I went back to Taiwan for the first time in 12 years a couple weeks ago.  Unfortunately, the reason why I traveled back was for my grandfather's (my mom's dad) funeral.  So though it was exciting, the trip was made with mixed feelings.  I had 8 days there without Luke and the kids.  It was amazing and lonely all at the same time.  I can't wait to bring my little family back there someday.
Ron made the trip with me, though he was only with me for 3 days because he had JUST taken his entire family back for Christmas the month before.  Zeke would've LOVED to join us, however, work circumstances didn't allow it.  So, Ron and I went by ourselves.
We took off 2/2, Thursday morning at 1am from Seatac airport.  We arrived in Taiwan local time 5:15am Friday morning.  There's a 16 hour time difference between Taiwan and here and the flight is approximately 12.5 hours.  When we first arrived. Ron and I sat in the airport and emailed our families.  We took about 45 minutes trying to figure out how to get to my aunt's house and when we should actually arrive since it was SO early.  We ended up taking a taxi and arrived at their doorsteps around 7:15am.  They were so hospitable!  We arrived, they fed us breakfast and helped us get settled. 
Ron and I had planned on going to the Taipei temple that morning to do a session.  My aunt lives just a few blocks away from the temple so we changed and headed off for the first session that morning at 10am.  The session, to our great delight and surprise, was completely packed!  It was amazing!  It was simply marvelous to be there since the Hsu family was sealed in this temple when I was four.  I have never been back inside since then so it was awesome.  We got to see the sealing room where we were sealed and it was an incredible feeling.  After the session we went back to my aunt's house, changed yet again, and headed off to lunch.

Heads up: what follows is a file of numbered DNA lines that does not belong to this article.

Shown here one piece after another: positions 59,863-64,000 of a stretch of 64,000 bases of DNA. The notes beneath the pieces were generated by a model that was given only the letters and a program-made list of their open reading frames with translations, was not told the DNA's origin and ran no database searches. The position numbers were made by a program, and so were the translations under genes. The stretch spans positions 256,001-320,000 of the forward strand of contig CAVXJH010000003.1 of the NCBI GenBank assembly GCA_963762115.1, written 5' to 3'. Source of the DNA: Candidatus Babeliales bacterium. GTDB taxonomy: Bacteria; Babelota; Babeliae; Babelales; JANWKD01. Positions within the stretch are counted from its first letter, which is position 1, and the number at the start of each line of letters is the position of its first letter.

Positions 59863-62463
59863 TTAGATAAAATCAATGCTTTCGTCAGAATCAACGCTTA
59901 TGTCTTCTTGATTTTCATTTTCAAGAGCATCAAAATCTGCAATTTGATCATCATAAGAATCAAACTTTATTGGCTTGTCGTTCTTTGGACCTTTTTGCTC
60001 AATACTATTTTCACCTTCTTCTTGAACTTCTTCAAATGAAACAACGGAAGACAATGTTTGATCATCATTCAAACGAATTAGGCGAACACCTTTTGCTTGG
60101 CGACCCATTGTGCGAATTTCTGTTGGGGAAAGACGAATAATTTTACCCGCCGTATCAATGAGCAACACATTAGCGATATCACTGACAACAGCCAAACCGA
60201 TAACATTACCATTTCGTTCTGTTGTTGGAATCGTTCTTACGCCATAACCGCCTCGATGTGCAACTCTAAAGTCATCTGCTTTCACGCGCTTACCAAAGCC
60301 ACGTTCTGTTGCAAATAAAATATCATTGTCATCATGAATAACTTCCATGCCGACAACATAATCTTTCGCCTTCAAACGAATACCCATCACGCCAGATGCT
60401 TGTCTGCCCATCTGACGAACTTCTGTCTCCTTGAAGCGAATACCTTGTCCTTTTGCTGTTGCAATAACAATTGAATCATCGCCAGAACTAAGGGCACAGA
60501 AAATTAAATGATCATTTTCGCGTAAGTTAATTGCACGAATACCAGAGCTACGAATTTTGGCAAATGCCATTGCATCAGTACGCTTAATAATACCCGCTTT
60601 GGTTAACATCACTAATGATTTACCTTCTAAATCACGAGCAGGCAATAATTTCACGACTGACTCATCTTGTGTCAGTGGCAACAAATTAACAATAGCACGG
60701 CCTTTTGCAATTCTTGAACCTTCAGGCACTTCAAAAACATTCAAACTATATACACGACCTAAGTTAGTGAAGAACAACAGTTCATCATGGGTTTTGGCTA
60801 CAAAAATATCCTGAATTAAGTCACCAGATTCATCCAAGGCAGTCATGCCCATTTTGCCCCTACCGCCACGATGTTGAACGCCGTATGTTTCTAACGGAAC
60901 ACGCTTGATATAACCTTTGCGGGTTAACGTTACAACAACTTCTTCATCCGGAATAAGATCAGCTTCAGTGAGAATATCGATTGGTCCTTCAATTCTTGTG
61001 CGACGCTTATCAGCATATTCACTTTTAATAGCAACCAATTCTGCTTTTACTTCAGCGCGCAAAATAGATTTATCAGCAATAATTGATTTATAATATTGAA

I was simply AMAZED at the amount of little restaurants/eateries EVERYWHERE!  There are streets lined full of what we call in the US, "hole in the walls."  I was simply in awe.  The food was incredible!  After lunch we didn't have much time before we had to reorganize some luggage and take a train from Taipei to Taichong. 
Ron and I headed to the station at 3:10pm and got to Taichong around 5:30pm.  We checked in at our hotel there and then headed straight for my grandpa's old house.  We wanted see if we could help with anything since the funeral would be the very next day.  However, most things were taken care of so Ron and I went to a nearby restaurant and got some dinner.  Can you believe you can get a main dish with 3 side dishes for just $1.50 USD?!  Why would anyone ever cook?!  After dinner we went back to my grandpa's again to confirm that Ron and I really were useless there, and headed off to the FengJia night market.  We were determined to wear ourselves out so that we would suffer minimal jetleg.  The night market was insanely huge.  There's a central market, but it was surrounded by streets and streets of small shops.  Ron and I were dropped off on the outskirt streets of the market and started walking.  We purchased and ate "snacks" (for a lack of a better word) from the street stands and had a grand time.  After walking for about 2 hours we were dead tired, but that's when we found the actual "market" itself.  So, we trudged through another 30 minutes, and then hailed a taxi back to our hotel.  We got in bed at about midnight and I was dreading the 5:45am wake up call in the morning since the preparation for the funeral starts at 6:30am.  I thought I'd taken care of exhausting myself and hoped that I would sleep all the way through till 5:45,  unfortunately for me, I woke up at 2, 3, 4 and 5am.... Oh well.
 Our lunch
 Our dessert after lunch - red bean and taro shaved ice with sweetened condensed milk.  I know that might sound totally disgusting to some of you, but man it was dang good.  There were also some hot mochi with peanuts and sesami.
Fengjia is actually a University in Taiwan.  So, the night market is actually right next to the Fengjia University campus.  This just happens to be the very University where my Dad attended and graduated from.